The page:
Telum Talks To...Abdul Hekmat, Refugee Affairs Correspondent at AAP
Interview

Telum Talks To...Abdul Hekmat, Refugee Affairs Correspondent at AAP

By Kristy Nguyen

Tell us a bit about yourself.
I used to work as a Freelance Journalist for different newspapers in Australia and mostly wrote about refugee stories, bringing inside knowledge on the lived experience of refugees. I came as a refugee myself, but I also worked in the refugee sector for more than a decade as a youth worker, connecting young people with education and employment.

Is there anything you’d like to share about your own experience?
I came as a refugee like others who came by boat and spent time in a detention centre. I went through the temporary protection visa other refugees have gone through, then I was given a permanent protection visa, and then citizenship. Since I’ve worked with different kinds of people from different backgrounds, that enhanced my understanding of my own experience but also the experience of others.

How does this background inform your work at AAP?
You have to check facts and be accurate but also you have to be impartial. Obviously, you’ve got your own experience but at the end of the day what matters is the objective reporting.

The interviews I conduct are very exploratory. I try to find out what people actually want to say and be surprised by it, rather than have something in my mind that I should try to find out. I need to establish a rapport with the person so they trust me to be able to tell their story.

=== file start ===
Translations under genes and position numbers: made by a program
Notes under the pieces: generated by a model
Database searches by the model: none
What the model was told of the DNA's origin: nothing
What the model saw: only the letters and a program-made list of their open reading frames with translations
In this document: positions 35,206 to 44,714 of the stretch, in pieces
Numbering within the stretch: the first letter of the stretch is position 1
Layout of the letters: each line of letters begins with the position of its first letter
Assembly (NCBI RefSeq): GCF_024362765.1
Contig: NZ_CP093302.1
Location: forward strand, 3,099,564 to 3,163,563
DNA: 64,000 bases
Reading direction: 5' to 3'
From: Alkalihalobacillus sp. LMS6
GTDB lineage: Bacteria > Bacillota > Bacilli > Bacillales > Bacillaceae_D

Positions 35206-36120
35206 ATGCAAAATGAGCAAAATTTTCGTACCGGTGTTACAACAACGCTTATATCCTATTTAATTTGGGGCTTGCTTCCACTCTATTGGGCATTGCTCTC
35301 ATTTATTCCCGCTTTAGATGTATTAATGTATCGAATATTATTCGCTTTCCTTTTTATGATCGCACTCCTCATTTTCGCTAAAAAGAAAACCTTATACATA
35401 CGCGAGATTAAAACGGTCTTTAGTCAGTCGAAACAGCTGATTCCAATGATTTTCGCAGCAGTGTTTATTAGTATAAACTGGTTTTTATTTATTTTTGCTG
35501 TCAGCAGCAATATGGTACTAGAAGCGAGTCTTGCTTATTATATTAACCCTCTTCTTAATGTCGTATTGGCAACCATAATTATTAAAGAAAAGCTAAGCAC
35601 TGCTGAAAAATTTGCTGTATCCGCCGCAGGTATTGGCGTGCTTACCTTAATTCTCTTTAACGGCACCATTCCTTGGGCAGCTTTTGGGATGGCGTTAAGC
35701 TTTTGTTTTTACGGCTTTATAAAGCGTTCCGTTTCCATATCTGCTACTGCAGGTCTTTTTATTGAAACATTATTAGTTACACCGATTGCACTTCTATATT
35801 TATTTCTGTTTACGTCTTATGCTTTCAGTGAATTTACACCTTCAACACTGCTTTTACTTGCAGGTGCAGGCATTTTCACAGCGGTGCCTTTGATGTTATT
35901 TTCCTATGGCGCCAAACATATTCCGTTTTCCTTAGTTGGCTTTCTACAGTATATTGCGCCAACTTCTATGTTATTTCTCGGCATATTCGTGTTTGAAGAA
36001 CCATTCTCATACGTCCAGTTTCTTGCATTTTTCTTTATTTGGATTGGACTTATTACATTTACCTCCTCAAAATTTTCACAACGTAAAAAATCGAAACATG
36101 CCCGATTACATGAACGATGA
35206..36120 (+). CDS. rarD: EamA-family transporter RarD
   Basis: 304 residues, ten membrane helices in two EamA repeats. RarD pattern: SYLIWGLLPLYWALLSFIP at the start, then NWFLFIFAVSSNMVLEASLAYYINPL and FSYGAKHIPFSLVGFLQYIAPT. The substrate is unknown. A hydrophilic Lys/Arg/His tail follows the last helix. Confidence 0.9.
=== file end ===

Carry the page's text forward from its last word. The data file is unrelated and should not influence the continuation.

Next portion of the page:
What stories interest you most?
My aim has been to bring the voices of refugees to the public arena to be able to educate people and be able to learn. Refugees bring assets that are really not tapped, particularly their resilience in the obstacles and challenges they have overcome.

We want to share these stories with the Australian public because they remain mostly invisible. The purpose is to bring really colourful stories of people from diverse backgrounds. It adds diversity to the Australian media landscape, but also a bit of humanity.

Why is it important to share these human stories?
Of course, politics around refugee affairs has dominated the last decade, and there are stories that illustrate the impact of policies on people separated from their families. But the refugee story is much bigger than that.

Refugees are part of the Australian story. There are artists, business people, entrepreneurs, and people who are doing great community work, and it’s important to tell their stories to build connections and enlighten readers.

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Abdul Hekmat

Refugee Affairs Correspondent

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Australian Associated Press

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Australian Associated Press Sydney

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